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Opinions of Thursday, 5 August 2021

Columnist: Ifeanyi Madumere

Dealing with root issues of global warming

File photo to illustrate the story File photo to illustrate the story

The media space, the world over, is currently dominated by the news of the effects of global warming – droughts, wild fires, flooding, mudslides, erosion etc. The effects of these consequences have, once again, brought back the issues of global warming and environmental sustainability in the front burner, internationally.

Nigeria has its fair share of these unpalatable consequences. Lagos, for instance, was on a lockdown on July 9, 2021 as a result of less than three-hour rainfall in most parts of the state. There was a gridlock that kept many residents on the roads for upward of seven hours. This is July and, according to the Nigeria Meteorological Institute, Nigeria will experience more than normal rainfall this year and for a very extended period of up to December.

Unfortunately, our government seems not to fully appreciate the remote causes of the issues of flooding, erosion, mudslides, droughts etc and their enormity. Every time such issues come up, our government officials blame residents for blocking the drainage system with their domestic refuse.

Granted, blocked drainage contributes to the issue of flooding but the problem is more than that. It is an issue of policymaking. Nigeria seems not to be much concerned with the issue of environmental sustainability, global warming and climate change beyond rhetoric. Take our energy policy, for example, it is mainly hinged on fossil fuels – one of the biggest causes of the greenhouse effect.

It is on record that the year 2019 was adjudged the second-warmest year on record, a justification of the UN’s call for action in the much-acclaimed Sustainable Development Goals document – “…for the widest possible international cooperation aimed at accelerating the reduction of global greenhouse gas emissions and addressing adaptation to the adverse impacts of climate change…”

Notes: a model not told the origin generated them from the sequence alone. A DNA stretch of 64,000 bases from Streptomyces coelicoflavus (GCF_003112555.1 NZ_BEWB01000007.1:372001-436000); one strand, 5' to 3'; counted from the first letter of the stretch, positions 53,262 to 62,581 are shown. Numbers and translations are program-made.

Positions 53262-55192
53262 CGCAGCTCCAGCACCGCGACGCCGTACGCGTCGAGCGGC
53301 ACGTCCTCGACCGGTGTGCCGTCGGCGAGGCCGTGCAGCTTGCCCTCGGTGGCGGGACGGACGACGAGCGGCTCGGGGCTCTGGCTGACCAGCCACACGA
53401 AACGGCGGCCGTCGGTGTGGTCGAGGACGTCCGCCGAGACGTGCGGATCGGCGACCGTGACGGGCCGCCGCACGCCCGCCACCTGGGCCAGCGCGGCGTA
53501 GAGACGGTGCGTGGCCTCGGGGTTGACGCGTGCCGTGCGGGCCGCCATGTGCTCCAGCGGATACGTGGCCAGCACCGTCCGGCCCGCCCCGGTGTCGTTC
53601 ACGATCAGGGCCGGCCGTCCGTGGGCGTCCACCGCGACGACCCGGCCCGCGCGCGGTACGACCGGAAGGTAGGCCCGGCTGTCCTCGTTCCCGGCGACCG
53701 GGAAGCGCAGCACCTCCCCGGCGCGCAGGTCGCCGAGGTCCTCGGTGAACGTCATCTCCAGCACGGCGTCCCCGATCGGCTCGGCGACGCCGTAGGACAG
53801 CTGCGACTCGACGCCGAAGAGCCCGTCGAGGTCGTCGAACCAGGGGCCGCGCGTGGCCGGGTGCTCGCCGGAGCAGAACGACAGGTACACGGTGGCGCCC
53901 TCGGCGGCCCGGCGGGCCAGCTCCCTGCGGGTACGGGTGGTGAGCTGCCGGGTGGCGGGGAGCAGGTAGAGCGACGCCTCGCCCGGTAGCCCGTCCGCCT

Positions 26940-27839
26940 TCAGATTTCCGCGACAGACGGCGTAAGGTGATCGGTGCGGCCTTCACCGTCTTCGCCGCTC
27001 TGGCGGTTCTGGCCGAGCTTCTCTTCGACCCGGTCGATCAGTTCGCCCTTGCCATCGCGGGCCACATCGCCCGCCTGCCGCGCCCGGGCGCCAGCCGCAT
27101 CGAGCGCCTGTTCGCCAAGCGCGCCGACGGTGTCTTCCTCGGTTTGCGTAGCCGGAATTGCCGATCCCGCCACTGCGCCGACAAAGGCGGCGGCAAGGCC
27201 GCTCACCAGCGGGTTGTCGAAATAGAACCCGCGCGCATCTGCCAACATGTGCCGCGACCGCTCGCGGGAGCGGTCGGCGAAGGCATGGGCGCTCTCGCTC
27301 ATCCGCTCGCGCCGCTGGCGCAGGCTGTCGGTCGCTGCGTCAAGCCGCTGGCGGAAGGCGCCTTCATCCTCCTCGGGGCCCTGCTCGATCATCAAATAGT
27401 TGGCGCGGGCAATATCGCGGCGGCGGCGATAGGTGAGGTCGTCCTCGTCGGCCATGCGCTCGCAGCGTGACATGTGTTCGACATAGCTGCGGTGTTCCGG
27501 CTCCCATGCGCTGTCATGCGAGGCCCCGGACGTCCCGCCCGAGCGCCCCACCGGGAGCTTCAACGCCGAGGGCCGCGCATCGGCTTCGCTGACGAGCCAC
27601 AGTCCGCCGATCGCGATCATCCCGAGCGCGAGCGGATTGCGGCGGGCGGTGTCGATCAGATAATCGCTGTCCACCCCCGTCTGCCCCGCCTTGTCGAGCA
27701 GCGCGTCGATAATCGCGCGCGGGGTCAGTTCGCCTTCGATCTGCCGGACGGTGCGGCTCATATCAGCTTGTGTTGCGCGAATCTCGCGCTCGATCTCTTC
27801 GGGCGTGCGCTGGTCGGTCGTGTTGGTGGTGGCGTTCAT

Many industrialised nations have installed significant solar power capacity into their electrical grids to supplement or provide an alternative to conventional energy sources while an increasing number of less developed nations have turned to solar to reduce dependence on expensive imported fuels. Worldwide growth in the use solar panels is being recorded in many countries. By the end of 2019, a cumulative amount of 629,000MWs of solar power was installed throughout the world.

Nigeria, conversely, since the inception of the current democratic dispensation in 1999, has built no less than 21 power stations (fossil fuels, coal and steam-powered) directly or in partnership with private players thus immensely contributing to global warming and environmental degradation. Compared with the much-touted rhetoric of the government, this is an irony of sorts.

If Nigeria is to join the comity of nations in fighting global warming, it should start making deliberate and consistent efforts in this regard. One obvious way to go is to drive the adoption of renewable energy in the country. The country has many push factors that should hasten our government into taking decisive actions towards stemming global warming. These factors include the prevalence of gas flaring in Nigeria, poor access to electricity which pushes individuals and corporates to depend more on petrol-powered generators for domestic and industrial uses, high-energy consuming vehicles etc.

On the other hand, one of the biggest pull factors to lure the country to tend towards adoption of renewable energy is the private sector willingness to play in this sub-sector. Such players are ready to design, source for funding, build and operate such power stations. One of such players has already built a solar power station that will deliver optimal access to power to over 1,000 households in a rural community in Niger State. The station is expected to come on before the end of this August. From what we hear, the company is targeting on delivering such stations in 300 communities nationwide before 2025 at an average cost of N100 million each.

Other pull factors include the greater reliability of solar power supply which is as high as 99.5 per cent uptime; poor access to power especially in the rural areas which is major factor that fuels rural-urban migration in the country; government’s meagre investment in the power sector; among others.

A greater adoption of solar power will, apart from contributing to the fight against global warming, assist the government in tackling the issue of flooding and other forms of environmental degradation. It will also facilitate job creation, slow down rural-urban migration and drive growth in GDP.

To tap into these and other benefits, government should create an enabling environment for these private sector players to thrive – good foreign exchange regime, reduced import duties on solar power equipment and consumables etc. China is championing this revolution and Nigeria could follow suit.